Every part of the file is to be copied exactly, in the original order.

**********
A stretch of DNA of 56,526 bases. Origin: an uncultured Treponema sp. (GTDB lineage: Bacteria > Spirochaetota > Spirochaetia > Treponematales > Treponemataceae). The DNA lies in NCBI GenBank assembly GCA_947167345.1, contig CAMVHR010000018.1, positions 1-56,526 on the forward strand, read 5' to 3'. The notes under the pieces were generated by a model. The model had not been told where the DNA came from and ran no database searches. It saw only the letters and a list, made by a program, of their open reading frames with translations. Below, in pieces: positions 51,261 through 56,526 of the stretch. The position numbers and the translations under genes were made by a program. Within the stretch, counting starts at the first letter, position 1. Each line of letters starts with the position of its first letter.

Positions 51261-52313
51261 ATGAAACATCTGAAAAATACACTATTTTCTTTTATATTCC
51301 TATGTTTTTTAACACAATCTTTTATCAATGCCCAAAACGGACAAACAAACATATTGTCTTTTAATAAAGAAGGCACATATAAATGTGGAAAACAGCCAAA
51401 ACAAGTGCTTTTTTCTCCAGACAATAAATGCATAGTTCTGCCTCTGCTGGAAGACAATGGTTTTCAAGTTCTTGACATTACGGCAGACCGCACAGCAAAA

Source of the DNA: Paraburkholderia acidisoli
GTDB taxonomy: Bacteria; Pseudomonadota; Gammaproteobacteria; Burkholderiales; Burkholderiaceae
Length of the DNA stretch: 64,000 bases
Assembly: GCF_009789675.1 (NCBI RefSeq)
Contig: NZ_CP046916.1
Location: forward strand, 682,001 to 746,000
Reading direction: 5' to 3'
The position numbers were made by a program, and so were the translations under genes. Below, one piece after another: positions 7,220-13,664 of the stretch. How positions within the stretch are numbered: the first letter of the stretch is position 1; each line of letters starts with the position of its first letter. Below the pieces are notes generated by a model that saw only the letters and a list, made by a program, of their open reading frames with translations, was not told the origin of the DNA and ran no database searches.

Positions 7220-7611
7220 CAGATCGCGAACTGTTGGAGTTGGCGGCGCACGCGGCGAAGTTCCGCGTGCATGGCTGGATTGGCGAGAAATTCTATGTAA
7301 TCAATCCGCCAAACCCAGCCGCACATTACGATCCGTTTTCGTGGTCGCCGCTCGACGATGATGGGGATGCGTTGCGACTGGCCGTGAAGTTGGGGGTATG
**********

A stretch of DNA of 56,526 bases. Origin: an uncultured Treponema sp. (GTDB lineage: Bacteria > Spirochaetota > Spirochaetia > Treponematales > Treponemataceae). The DNA lies in NCBI GenBank assembly GCA_947167345.1, contig CAMVHR010000018.1, positions 1-56,526 on the forward strand, read 5' to 3'. The notes under the pieces were generated by a model. The model had not been told where the DNA came from and ran no database searches. It saw only the letters and a list, made by a program, of their open reading frames with translations. Below, in pieces: positions 51,261 through 56,526 of the stretch. The position numbers and the translations under genes were made by a program. Within the stretch, counting starts at the first letter, position 1. Each line of letters starts with the position of its first letter.

Positions 51261-52313
51261 ATGAAACATCTGAAAAATACACTATTTTCTTTTATATTCC
51301 TATGTTTTTTAACACAATCTTTTATCAATGCCCAAAACGGACAAACAAACATATTGTCTTTTAATAAAGAAGGCACATATAAATGTGGAAAACAGCCAAA
51401 ACAAGTGCTTTTTTCTCCAGACAATAAATGCATAGTTCTGCCTCTGCTGGAAGACAATGGTTTTCAAGTTCTTGACATTACGGCAGACCGCACAGCAAAA

Source of the DNA: Paraburkholderia acidisoli
GTDB taxonomy: Bacteria; Pseudomonadota; Gammaproteobacteria; Burkholderiales; Burkholderiaceae
Length of the DNA stretch: 64,000 bases
Assembly: GCF_009789675.1 (NCBI RefSeq)
Contig: NZ_CP046916.1
Location: forward strand, 682,001 to 746,000
Reading direction: 5' to 3'
The position numbers were made by a program, and so were the translations under genes. Below, one piece after another: positions 7,220-13,664 of the stretch. How positions within the stretch are numbered: the first letter of the stretch is position 1; each line of letters starts with the position of its first letter. Below the pieces are notes generated by a model that saw only the letters and a list, made by a program, of their open reading frames with translations, was not told the origin of the DNA and ran no database searches.

Positions 7220-7611
7220 CAGATCGCGAACTGTTGGAGTTGGCGGCGCACGCGGCGAAGTTCCGCGTGCATGGCTGGATTGGCGAGAAATTCTATGTAA
7301 TCAATCCGCCAAACCCAGCCGCACATTACGATCCGTTTTCGTGGTCGCCGCTCGACGATGATGGGGATGCGTTGCGACTGGCCGTGAAGTTGGGGGTATG